It’s an Amman flight day. They only happen twice a week and most of our incoming people arrive inbound from Amman. On some of these flights we’ll have as many as fifty people to organized and move. The flight came in six hours late. As soon as we got everyone inside the receiving room and seated, the power went out. So I yelled my shpeal in the dark with the jet engines roaring just beyond the doors.
"Hi everyone, I’m the rep from Sully Compound, I’ll give all the civilians a briefing! First thing, please don’t leave this room until you have your I.D. card back. If you leave without your card no one will track you down to return it. If you need a military helicopter, the desk is straight across this hall under the sign that says helicopter desk. There is a DSN and VOIP phone line just outside the door immediately on your left. The bathrooms are out the front of the building, break right on the wooden path. The luggage yard is straight out of the building between the tents, then break hard right and it will be right in front of you. For the shuttle bus that goes to Slayer, Striker and Liberty, continue in the same direction until you hit asphalt. At the corner is a small wooden structure, that’s the bus stop; the bus comes once per hour on the half hour. Are there any DOS, USAID, or Federal affiliates here…"
I picked up a guy who just came in from Kartum, Sudan named Francis. A young guy. I walked him across, and then we took the van back over to pick up his suitcase. In the car I asked him if he had a family:
“Yes, I have a wife and two children. A boy and a girl. And you, do you have a family?
I said, “Nope, no family no wife.”
“And what do you do with the money you make here?” he asked.
“I’m paying off debt. I finished my education a couple years ago, so now I’m paying the loans.”
“Ah, yes. I seeeeee.” “Have you always been a soldier?”
“Oh, no sir, I’m not a soldier. I’m an artist really.”
“Artist is very broad, it’s a very broad term.”
“I’m a filmmaker really.”
“Ok, I see, I seeeee. Can I give you some advice? We are all going to be old some day. We are young now, but we are all going to be old some day. If you have children, when you are old they will take care of you. If you have no children, then when you are old it will be very difficult.”
“I can see that.”
“So you should find a nice girl, one with a good character and after one or two years you should marry her.”
“I’ll definitely think about that.”
When we got back to the compound I showed him how to lock his body armor and helmet together and attached it to his suitcase so no one walks off with it.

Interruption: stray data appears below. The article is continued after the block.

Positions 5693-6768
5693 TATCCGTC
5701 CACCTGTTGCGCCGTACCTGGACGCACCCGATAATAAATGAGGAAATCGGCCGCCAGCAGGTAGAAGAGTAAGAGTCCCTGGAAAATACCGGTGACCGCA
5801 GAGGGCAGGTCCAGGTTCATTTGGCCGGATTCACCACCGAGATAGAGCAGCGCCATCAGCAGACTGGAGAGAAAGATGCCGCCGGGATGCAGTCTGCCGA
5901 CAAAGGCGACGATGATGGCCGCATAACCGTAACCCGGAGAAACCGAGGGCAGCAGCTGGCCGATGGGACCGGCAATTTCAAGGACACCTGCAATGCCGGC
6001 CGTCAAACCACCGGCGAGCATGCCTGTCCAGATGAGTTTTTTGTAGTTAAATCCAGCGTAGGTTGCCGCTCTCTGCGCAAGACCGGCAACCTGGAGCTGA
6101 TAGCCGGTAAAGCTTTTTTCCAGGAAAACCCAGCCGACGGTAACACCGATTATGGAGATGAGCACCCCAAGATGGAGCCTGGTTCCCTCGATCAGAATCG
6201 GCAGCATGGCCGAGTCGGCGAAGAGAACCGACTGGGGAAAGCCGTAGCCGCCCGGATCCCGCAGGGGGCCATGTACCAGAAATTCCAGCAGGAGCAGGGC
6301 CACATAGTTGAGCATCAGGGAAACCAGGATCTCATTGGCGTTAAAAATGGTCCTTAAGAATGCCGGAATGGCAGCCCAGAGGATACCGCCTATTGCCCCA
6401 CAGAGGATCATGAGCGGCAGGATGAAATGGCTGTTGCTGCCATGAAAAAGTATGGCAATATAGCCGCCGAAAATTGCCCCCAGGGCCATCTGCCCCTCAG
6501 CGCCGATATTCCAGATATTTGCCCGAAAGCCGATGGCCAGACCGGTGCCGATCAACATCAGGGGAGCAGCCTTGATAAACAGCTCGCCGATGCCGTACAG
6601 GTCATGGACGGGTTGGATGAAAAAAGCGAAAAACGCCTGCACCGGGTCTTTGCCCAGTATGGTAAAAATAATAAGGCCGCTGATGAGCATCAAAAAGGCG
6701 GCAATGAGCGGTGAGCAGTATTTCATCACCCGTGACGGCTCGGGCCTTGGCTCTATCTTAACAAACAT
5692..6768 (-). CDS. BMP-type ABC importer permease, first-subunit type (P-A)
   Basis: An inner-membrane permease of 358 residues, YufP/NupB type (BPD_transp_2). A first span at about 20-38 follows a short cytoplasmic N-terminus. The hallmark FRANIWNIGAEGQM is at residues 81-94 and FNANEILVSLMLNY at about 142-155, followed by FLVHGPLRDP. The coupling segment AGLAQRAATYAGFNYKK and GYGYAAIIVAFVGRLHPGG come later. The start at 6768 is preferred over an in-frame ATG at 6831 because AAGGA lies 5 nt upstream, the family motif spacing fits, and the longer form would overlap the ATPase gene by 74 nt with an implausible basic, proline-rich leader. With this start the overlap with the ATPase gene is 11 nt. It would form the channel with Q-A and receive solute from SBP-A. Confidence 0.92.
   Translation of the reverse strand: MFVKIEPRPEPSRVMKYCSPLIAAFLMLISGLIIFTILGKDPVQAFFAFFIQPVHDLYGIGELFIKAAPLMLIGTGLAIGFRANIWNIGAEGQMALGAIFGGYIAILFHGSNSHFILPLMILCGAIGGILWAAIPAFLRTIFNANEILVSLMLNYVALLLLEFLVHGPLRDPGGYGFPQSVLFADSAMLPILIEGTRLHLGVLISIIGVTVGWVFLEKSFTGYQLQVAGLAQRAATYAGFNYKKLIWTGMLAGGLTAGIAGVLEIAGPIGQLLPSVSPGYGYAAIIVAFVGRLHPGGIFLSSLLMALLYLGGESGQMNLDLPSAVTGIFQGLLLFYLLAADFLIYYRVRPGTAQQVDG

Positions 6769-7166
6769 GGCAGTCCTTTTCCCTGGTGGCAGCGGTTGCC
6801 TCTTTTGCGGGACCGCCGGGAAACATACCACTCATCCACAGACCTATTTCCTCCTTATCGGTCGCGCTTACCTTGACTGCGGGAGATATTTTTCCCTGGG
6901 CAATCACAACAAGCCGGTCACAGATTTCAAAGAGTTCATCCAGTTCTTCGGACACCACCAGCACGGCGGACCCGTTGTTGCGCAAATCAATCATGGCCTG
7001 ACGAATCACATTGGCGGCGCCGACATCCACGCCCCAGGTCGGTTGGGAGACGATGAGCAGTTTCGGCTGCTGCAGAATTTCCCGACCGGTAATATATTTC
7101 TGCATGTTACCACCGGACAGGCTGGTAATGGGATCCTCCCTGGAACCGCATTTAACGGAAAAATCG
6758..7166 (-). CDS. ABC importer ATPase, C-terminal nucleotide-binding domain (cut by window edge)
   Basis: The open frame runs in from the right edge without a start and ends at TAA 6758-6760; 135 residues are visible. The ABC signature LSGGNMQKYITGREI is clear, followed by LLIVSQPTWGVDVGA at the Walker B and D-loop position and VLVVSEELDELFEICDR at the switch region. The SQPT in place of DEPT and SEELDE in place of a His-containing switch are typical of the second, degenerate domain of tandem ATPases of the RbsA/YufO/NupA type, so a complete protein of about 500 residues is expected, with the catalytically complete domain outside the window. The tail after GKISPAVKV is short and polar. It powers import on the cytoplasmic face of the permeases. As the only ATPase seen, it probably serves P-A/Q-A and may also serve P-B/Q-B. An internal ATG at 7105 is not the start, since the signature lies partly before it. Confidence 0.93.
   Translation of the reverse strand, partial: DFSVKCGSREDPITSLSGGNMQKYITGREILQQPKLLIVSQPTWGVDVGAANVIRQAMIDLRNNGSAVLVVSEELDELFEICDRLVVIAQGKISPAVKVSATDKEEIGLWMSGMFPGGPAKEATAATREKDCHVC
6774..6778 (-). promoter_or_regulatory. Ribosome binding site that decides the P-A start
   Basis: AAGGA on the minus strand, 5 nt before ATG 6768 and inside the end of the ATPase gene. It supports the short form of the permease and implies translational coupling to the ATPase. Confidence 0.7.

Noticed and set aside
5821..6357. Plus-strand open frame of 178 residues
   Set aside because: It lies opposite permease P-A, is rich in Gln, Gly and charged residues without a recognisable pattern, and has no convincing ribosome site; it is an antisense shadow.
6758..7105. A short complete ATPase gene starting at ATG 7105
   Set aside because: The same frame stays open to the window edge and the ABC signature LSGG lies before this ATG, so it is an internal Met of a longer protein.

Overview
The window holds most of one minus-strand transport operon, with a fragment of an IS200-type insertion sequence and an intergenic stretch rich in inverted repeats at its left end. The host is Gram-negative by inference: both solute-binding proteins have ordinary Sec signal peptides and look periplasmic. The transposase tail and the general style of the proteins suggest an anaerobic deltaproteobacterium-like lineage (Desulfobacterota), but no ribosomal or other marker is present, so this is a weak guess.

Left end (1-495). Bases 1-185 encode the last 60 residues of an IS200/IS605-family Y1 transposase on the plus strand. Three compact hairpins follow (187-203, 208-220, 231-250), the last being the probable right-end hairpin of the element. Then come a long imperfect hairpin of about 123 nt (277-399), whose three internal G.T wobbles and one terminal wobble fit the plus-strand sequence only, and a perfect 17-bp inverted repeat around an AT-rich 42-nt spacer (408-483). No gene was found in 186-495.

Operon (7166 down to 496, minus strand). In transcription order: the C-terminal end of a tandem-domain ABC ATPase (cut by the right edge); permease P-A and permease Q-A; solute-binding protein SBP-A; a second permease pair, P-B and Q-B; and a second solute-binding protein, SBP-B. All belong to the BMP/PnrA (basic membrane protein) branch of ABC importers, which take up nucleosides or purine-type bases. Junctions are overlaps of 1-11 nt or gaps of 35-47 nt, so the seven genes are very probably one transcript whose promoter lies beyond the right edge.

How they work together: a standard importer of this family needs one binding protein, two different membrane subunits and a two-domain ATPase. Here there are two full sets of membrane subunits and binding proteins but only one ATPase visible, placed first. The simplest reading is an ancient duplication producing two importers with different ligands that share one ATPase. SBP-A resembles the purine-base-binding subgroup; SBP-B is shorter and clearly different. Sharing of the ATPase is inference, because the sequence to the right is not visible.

88 One of the human tragedies that unfolded daily in Baghdad was the large scale labor abuse. The pipeline that has fed impoverished men from S. Asia into middle eastern petro-nations was tapped to support the logistics in our war. The chain gangs inside our compound were supervised by Air Force cops.
92 This is a Porta John that we rented in case we had a water system emergency and lost our bathrooms. No one used it in the 21 months I was there. I photographed it because it struck me one day that it made more money for a day's labor than the Nepalese men working in our compound. I got the invoice from the service and it made about 30 percent more than a man doing labor for 12 hours a day.
93 All the men paid in the range of $5,000 to get these jobs. Brokers in S. Asia recruit out of the poorest villages. The men put their farms up as collateral to loan sharks who charge %30 on the loan. The bitter irony is that I learned the rules of human trafficking by reading docs off the State Dept and DOJ's website. Our compound was run by the State Dept and DOJ. They all looked the other way.
95 These men were our cleaning crew and worked for the single worst contractor I had contact with: Prime Projects International. They have no idea what the employees names are, they only know them by numbers.
March 1 09
I feel severely sleep deprived. The construction on the hard cover over the trailers has been going all day every day for a couple weeks. It's already loud here but add concrete saws and jackhammers to the airfield noise. Plus I’m trying to sort things out to mail home. I’m absolutely worn out tired.
March 9, 2009
Tonight is a bad dust storm with a little fog and rain mixed in. The rain has lots of dirt in it. I’m desperate to leave. Desperate. A rocket hit an area outside the base. Big one.